The bodyguard pointed his blade at Crune. “Then we shall fight, and the gods shall decide the truth of it.”
The king wailed and sank to the floor, covering his eyes. Crune could see his face was burned, and a greenish smoke drifted from the fire. He looked to the crowd and saw he could not evade this, and he nodded. “Very well, let the gods decide.”
There was a roar at that, and men pounded their fists on the tabletops. Some of them seized the benches and long tables and drew them back so there was more room for the fight. The guard took off his helm and held it to the crowd before he tossed it on the floor. He wore mail and heavy leather braces, while Crune wore no proper armor.
“Tell me your name,” Crune said as he tried to think of a way out of this. He was not ready to face a hardened killer in mortal combat. “I would know who champions the king.”
“I am Haldr,” the man said. He had the dark hair of an uplander, and hard black eyes. He was no boy, and Crune did not like the way he moved, with assurance and no fear at all. His sword was long and wide, but he handled it easily. Crune touched the dagger sheathed at the back of his belt, and knew it would not pierce good iron mail.
“Then let us try at arms, Haldr,” Crune said. “I say the king is cursed by the gods for his cowardice. If I win, we go to war.”
“And if you fail, then he is cursed by dark powers, and it is you who are false.” Halder worked his shoulders to loosen the armor and saluted with his long blade. “Now guard your life. Let us see if your sword is as quick as your tongue.”
“Come, and find that it is,” Crune said, his heart beating the cadence of battle drums, and he muttered a call upon the Undergods as he went to meet his opponent, pacing carefully on the golden floor of the hall. He had given himself over to dark powers, let them sustain him now.
They closed there in the firelight in the bright hall, and there were no shields to guard their lives, only steel and skill. Crune closed carefully, and then gave back when Haldr came on him like a storm, striking blows that would have rent mail had they struck home. He had to counter that force with speed, and with cleverness. He watched his larger enemy, saw how swift he was, but his feet were not so sure when he circled as when he advanced.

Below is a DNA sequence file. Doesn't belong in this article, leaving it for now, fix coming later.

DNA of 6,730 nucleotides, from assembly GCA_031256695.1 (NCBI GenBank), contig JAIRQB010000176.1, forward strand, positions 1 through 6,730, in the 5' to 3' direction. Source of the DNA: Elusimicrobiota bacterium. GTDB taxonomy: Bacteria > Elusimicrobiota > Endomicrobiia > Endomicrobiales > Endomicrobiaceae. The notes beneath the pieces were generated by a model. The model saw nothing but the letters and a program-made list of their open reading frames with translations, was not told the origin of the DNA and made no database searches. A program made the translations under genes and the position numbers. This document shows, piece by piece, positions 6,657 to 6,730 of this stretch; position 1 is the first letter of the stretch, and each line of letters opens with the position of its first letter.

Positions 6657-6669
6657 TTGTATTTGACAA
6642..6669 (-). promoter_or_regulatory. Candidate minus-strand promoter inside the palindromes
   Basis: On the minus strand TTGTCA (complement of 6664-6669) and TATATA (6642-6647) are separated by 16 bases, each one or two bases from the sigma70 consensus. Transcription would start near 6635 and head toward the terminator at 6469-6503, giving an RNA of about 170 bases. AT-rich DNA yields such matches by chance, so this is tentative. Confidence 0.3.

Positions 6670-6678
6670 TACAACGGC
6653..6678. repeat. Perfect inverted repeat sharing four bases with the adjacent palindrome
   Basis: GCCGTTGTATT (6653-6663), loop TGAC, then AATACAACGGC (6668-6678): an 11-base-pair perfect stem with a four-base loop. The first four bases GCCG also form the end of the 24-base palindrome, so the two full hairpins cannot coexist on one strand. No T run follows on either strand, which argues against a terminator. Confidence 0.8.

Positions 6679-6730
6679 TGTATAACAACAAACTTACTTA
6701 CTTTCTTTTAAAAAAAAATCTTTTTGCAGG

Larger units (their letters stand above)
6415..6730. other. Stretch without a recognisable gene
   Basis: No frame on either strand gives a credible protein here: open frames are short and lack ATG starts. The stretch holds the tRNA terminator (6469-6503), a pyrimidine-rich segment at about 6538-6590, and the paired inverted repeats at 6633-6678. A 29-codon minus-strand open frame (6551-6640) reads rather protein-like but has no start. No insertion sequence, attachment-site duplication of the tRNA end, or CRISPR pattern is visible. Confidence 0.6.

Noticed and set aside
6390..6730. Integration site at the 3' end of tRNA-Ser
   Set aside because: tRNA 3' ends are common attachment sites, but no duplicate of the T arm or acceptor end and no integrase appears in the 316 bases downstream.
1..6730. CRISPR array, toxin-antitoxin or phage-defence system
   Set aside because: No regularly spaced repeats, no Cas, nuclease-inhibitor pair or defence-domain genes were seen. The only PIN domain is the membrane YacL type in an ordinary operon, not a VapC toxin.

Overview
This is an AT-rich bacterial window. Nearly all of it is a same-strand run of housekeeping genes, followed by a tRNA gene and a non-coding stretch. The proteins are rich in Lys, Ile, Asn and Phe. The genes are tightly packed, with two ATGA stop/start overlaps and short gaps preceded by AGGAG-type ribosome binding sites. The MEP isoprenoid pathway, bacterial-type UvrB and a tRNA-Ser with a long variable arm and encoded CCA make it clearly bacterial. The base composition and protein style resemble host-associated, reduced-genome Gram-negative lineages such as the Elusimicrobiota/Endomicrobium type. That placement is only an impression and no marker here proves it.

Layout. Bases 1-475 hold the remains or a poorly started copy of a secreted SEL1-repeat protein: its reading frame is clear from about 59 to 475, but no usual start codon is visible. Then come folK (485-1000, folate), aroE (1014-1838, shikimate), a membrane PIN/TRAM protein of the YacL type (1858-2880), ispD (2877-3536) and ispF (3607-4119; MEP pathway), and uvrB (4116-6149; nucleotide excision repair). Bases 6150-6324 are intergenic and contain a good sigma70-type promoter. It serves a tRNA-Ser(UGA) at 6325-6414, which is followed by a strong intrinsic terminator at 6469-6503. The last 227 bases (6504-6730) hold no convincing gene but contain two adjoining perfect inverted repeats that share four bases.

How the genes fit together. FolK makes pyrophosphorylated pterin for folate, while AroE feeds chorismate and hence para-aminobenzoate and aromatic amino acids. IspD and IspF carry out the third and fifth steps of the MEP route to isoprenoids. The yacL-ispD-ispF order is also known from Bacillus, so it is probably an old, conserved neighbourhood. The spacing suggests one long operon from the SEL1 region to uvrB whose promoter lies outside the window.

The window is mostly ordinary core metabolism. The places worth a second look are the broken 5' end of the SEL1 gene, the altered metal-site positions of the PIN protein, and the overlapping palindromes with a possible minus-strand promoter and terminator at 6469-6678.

Crune moved left, knowing it would put the fire at his back, and make his small motions harder to see. He knew he could not evade his enemy for too long, or it would look like cowardice, and he must not show any fear. He weighed his sword in his hand, readying himself. When Haldr rushed him he was gathered for the attack, and he feinted to the right, evaded the slashing sword, and shifted his own word to his left hand as he ducked past the larger man.
He turned and Haldr moved to evade his counter, but the sword was not in his right hand, and with his left he struck a furious blow against the iron mail, bursting links on Haldr’s arm and drawing blood. He danced back and a shout went up from the crowd at the first blooding. It was a slight wound, but it bought him breathing space.
Haldr seemed to take no notice of it as he returned to stalking, moving in closer with relentless steps. He gave no ground, showed no hesitation, and Crune envied him that. He wanted to spare a look at King Arnan blinded on the floor, but he dared not take his eyes from the near-giant who he faced. He had seen too many duels like this, and he knew the shape they took – circling and waiting, a few exchanges of blows, and then the opponents came together and blood flowed, and one man fell. Already he was breathing hard, not from the exertion, but simply from the enormous tension, the need to watch every motion his enemy made.